In some implementations, the smart home environment 100 includes one or more network-connected cameras 118 that are configured to provide video monitoring and security in the smart home environment 100. The cameras 118 may be used to determine occupancy of the structure 150 and/or particular rooms 152 in the structure 150, and thus may act as occupancy sensors. For example, video captured by the cameras 118 may be processed to identify the presence of an occupant in the structure 150 (e.g., in a particular room 152). Specific individuals may be identified based, for example, on their appearance (e.g., height, face) and/or movement (e.g., their walk/gait). Cameras 118 may additionally include one or more sensors (e.g., IR sensors, motion detectors), input devices (e.g., microphone for capturing audio), and output devices (e.g., speaker for outputting audio).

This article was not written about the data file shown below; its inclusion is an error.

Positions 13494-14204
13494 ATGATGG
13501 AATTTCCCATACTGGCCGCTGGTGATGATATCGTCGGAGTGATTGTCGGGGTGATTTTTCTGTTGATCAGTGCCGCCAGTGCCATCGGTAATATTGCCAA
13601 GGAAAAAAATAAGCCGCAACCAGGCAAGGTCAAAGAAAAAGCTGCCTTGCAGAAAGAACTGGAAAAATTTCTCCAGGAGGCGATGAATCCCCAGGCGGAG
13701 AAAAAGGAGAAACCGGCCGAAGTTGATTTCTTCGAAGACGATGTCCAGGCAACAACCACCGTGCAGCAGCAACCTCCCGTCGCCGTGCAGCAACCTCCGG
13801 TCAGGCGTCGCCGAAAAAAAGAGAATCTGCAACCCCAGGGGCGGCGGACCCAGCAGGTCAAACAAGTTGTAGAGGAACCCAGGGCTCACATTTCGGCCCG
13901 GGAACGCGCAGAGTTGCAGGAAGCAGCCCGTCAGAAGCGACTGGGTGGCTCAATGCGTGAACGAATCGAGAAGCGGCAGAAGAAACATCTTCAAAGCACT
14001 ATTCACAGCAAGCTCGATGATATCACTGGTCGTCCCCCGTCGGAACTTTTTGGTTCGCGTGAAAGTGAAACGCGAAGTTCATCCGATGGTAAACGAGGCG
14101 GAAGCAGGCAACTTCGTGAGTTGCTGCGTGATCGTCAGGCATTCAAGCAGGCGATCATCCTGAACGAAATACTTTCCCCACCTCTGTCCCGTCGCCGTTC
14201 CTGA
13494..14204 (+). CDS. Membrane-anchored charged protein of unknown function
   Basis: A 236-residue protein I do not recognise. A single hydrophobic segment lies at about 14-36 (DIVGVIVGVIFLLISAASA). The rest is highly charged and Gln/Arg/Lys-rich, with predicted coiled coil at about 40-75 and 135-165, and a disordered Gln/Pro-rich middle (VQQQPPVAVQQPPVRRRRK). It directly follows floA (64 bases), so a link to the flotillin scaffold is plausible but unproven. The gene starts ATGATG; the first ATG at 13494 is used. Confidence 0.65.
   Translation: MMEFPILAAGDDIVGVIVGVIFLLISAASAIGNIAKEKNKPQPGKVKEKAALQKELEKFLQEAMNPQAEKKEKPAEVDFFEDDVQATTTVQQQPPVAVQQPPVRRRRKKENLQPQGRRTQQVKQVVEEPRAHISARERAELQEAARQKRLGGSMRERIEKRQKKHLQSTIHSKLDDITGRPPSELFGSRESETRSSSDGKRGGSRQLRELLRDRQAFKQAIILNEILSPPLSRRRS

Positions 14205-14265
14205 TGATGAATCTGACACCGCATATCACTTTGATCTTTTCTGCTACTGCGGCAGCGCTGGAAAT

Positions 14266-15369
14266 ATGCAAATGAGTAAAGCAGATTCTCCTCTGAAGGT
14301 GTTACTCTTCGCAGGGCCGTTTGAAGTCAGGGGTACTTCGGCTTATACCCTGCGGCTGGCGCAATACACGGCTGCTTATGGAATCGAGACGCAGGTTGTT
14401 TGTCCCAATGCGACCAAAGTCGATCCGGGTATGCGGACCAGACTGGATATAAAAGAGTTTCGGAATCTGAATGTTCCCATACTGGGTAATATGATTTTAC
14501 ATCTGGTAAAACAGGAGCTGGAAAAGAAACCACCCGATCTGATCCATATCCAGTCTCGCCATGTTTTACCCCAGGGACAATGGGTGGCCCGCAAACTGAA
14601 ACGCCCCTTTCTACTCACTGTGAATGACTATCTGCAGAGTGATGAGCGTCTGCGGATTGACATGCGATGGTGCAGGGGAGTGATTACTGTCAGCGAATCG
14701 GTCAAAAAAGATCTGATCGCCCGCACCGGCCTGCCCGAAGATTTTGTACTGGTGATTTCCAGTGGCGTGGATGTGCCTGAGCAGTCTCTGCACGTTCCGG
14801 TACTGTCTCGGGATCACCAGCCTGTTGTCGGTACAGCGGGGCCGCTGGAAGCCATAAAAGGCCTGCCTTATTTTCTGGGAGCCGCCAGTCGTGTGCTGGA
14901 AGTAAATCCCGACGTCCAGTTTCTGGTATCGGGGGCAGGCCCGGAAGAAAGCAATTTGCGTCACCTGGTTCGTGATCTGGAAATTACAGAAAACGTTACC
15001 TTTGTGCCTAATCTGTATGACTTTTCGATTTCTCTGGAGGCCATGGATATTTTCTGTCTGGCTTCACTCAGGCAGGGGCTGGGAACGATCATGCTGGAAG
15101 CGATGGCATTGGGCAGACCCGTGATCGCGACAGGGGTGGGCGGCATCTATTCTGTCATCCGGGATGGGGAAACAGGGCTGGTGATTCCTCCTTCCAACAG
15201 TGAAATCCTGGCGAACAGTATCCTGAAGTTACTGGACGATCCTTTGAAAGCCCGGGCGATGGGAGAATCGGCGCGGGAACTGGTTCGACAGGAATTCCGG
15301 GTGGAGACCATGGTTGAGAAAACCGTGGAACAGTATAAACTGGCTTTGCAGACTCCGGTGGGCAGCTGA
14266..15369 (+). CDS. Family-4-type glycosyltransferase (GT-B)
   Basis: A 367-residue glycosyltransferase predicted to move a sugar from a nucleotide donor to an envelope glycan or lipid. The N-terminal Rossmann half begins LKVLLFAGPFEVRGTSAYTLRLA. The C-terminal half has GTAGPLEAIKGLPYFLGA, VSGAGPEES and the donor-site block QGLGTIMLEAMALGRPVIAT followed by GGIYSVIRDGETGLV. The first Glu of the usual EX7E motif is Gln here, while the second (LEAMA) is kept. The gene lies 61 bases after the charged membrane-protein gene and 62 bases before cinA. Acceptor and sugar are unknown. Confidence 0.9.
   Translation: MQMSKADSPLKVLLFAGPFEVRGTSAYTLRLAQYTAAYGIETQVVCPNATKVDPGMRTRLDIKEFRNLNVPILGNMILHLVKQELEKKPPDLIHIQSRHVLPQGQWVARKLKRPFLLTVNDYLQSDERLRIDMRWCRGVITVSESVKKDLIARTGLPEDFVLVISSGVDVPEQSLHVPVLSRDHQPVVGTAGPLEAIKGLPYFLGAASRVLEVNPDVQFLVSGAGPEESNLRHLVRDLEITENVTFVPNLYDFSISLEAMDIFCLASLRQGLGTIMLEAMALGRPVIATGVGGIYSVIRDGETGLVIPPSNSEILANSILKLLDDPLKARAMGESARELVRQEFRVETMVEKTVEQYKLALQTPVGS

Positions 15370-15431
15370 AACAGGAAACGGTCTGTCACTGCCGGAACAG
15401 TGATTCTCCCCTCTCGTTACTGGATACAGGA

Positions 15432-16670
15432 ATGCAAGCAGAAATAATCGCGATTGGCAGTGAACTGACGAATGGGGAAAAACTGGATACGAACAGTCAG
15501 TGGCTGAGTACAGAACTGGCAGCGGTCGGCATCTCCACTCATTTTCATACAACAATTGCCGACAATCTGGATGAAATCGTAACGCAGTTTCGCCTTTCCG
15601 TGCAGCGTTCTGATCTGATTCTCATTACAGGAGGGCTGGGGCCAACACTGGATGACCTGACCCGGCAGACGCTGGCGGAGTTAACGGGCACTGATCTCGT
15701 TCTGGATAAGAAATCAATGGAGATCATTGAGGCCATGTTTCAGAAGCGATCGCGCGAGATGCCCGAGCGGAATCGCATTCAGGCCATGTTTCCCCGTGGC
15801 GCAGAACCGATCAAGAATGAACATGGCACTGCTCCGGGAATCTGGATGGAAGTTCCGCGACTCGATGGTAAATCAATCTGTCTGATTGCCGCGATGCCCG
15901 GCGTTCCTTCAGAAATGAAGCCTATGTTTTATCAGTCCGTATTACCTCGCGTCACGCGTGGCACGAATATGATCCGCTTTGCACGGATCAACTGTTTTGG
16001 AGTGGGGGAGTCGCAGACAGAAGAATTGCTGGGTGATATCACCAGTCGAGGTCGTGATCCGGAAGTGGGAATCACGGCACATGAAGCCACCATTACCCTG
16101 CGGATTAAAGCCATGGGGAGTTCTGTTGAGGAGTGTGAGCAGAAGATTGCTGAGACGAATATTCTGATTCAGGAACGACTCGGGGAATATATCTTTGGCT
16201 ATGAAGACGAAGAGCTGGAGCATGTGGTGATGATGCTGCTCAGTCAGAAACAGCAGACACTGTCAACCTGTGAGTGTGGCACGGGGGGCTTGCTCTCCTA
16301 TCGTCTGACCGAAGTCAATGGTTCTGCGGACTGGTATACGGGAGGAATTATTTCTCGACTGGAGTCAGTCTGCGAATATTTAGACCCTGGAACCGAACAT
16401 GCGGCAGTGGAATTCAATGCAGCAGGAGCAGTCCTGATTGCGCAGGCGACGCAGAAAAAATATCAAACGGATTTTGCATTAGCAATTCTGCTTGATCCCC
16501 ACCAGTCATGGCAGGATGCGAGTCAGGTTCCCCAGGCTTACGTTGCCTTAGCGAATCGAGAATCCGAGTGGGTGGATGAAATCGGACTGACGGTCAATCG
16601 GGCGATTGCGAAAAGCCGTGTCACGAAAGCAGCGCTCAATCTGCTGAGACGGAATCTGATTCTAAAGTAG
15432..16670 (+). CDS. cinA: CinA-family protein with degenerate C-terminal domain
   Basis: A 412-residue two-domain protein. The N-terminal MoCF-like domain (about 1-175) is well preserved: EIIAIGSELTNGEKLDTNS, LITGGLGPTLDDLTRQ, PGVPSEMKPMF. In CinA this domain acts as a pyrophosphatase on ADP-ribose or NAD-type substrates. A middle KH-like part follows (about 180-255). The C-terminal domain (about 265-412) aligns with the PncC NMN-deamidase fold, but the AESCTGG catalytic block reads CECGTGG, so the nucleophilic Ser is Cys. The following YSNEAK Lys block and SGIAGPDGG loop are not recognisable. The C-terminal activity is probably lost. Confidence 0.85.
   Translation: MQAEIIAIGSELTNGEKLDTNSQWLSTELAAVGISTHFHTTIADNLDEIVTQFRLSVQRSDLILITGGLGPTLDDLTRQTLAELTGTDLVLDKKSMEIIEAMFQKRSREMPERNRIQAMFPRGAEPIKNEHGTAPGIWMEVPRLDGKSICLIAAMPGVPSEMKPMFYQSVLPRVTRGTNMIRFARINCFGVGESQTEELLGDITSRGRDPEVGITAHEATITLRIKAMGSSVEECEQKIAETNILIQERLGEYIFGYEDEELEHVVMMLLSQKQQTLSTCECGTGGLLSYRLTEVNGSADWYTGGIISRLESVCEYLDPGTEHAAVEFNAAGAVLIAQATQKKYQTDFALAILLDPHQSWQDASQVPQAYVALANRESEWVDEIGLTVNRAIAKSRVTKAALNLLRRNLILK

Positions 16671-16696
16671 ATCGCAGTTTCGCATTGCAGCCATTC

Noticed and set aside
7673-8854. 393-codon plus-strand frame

Alternatively, in some implementations, the smart home environment 100 includes one or more network-connected microphone device 124 that are configured to capture audio and provide security functions in the smart home environment 100. Optionally, the microphone device 124 is a stand-alone device that is not included in any other smart device, and can be regarded as a type of smart home device in this application. Optionally, the microphone device 124 is part of another client device 502 or another smart electronic device other than the cameras 118. The microphone device 124 may be used to determine occupancy of the structure 150 and/or particular rooms 152 in the structure 150, and thus may act as occupancy sensors. Specifically, audio captured by the microphone device 124 may be processed to identify the presence of an occupant in the structure 150 (e.g., in a particular room 152). Specific individuals may be identified based, for example, on characteristic of their voices.